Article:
probably many such writers among them; in-
stances, however, may be found from Homer
downwards, e.g. his Margites, and the similar
poems of others. In this poetry of invective its
natural fitness brought an iambic metre into
use; hence our present term 'iambic', because it
was the metre of their 'iambs' or invectives
against one another. The result was that the old
poets became some of them writers of heroic
and others of iambic verse. Homer's position,
however, is peculiar: just as he was in the seri-
ous style the poet of poets, standing alone not
only through the literary excellence, but also
through the dramatic character of his imita-
tions, so too he was the first to outline for us
the general forms of Comedy by producing not
a dramatic invective, but a dramatic picture of
the Ridiculous; his Margites in fact stands in the
same relation to our comedies as the Iliad and
Odyssey to our tragedies. As soon, however, as
Tragedy and Comedy appeared in the field,
those naturally drawn to the one line of poetry
became writers of comedies instead of iambs,
and those naturally drawn to the other, writers
of tragedies instead of epics, because these new
modes of art were grander and of more esteem
than the old.
If it be asked whether Tragedy is now all that it
need be in its formative elements, to consider
that, and decide it theoretically and in relation
to the theatres, is a matter for another inquiry.

It certainly began in improvisations—as did


also Comedy; the one originating with the au-
thors of the Dithyramb, the other with those of
the phallic songs, which still survive as institu-
tions in many of our cities. And its advance
after that was little by little, through their im-
proving on whatever they had before them at
each stage. It was in fact only after a long series
of changes that the movement of Tragedy stop-
ped on its attaining to its natural form. (1) The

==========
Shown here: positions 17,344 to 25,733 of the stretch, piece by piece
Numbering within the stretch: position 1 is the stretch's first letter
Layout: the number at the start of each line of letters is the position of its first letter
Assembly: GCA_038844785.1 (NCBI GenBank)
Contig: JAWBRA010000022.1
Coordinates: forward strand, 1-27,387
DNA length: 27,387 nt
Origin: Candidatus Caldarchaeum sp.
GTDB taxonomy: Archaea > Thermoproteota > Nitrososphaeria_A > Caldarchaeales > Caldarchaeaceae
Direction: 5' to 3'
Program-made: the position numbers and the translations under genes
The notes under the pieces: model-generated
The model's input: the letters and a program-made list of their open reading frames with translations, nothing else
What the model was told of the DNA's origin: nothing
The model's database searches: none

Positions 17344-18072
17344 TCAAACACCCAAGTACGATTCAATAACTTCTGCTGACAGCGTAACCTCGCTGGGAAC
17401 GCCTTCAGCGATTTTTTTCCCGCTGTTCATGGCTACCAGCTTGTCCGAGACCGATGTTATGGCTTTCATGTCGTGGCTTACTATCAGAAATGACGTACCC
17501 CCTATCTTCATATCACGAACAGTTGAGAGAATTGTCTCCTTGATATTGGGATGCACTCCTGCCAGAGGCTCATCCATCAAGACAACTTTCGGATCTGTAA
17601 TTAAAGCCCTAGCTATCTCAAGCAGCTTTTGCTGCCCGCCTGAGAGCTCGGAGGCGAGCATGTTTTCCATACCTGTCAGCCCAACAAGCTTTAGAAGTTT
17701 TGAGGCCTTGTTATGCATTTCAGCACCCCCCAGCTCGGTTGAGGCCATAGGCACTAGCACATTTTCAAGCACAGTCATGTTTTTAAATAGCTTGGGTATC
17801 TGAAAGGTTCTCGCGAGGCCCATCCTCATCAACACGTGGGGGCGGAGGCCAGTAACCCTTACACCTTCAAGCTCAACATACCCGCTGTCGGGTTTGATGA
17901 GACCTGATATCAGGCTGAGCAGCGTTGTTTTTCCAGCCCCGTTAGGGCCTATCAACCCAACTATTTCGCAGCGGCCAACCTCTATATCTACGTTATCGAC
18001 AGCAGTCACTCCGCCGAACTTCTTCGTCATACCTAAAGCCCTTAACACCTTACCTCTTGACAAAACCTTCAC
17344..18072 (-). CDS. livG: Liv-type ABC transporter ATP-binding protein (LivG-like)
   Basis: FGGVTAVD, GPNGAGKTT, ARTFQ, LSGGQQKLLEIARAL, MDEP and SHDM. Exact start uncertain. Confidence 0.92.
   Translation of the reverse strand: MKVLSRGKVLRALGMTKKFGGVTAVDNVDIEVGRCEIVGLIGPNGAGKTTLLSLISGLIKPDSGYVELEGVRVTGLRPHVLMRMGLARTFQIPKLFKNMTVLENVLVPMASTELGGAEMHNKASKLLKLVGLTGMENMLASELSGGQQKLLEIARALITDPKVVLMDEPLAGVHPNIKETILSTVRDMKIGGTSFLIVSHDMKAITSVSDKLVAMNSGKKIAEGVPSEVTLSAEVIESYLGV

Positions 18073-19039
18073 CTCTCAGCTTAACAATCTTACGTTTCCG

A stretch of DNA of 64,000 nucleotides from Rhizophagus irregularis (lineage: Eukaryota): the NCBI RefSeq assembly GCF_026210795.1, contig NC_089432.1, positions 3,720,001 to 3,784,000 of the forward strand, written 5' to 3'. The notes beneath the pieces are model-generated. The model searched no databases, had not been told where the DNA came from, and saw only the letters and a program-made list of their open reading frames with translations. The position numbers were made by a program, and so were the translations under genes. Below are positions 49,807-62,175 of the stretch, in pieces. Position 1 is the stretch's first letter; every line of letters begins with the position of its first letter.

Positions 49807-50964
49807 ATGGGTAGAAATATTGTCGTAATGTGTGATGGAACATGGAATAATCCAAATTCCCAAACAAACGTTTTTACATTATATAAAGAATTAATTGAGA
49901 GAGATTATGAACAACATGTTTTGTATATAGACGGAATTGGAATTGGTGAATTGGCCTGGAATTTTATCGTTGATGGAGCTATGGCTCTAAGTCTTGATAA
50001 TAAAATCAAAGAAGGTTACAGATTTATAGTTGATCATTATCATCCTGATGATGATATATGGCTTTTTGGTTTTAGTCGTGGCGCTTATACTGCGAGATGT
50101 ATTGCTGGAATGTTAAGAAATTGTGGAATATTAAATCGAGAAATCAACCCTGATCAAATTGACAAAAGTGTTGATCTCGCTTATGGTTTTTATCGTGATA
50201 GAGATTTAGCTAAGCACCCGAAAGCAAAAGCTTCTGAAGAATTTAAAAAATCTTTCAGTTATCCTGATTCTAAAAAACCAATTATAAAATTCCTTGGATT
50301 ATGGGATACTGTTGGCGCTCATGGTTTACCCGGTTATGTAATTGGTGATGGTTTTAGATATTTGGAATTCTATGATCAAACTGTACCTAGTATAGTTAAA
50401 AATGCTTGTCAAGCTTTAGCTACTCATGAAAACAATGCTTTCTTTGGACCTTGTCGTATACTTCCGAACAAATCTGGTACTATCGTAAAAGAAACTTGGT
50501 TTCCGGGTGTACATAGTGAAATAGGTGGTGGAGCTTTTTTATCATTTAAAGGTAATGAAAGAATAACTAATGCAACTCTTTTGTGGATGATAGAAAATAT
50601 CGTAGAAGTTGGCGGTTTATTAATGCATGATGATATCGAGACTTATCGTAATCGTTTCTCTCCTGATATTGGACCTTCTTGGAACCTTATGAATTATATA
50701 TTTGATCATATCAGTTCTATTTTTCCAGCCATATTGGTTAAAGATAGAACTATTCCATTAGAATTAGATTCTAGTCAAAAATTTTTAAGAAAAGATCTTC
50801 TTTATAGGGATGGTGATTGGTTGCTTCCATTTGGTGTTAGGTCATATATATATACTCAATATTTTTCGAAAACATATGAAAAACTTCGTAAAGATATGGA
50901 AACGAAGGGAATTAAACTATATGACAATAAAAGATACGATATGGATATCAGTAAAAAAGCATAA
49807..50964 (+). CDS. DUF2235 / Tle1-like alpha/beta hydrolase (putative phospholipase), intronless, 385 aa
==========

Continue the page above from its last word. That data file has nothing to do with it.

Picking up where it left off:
number of actors was first increased to two by
Aeschylus, who curtailed the business of the
Chorus, and made the dialogue, or spoken por-
tion, take the leading part in the play. (2) A
third actor and scenery were due to Sophocles.
(3) Tragedy acquired also its magnitude. Dis-
carding short stories and a ludicrous diction,
through its passing out of its satyric stage, it
assumed, though only at a late point in its pro-
gress, a tone of dignity; and its metre changed
then from trochaic to iambic. The reason for
their original use of the trochaic tetrameter was
that their poetry was satyric and more con-
nected with dancing than it now is. As soon,
however, as a spoken part came in, nature her-
self found the appropriate metre. The iambic,
we know, is the most speakable of metres, as is
shown by the fact that we very often fall into it
in conversation, whereas we rarely talk hex-
ameters, and only when we depart from the
speaking tone of voice. (4) Another change was
a plurality of episodes or acts. As for the re-
maining matters, the superadded embellish-
ments and the account of their introduction,
these must be taken as said, as it would proba-
bly be a long piece of work to go through the
details.
5

As for Comedy, it is (as has been observed) an


imitation of men worse than the average;
worse, however, not as regards any and every
sort of fault, but only as regards one particular
kind, the Ridiculous, which is a species of the
Ugly. The Ridiculous may be defined as a mis-
take or deformity not productive of pain or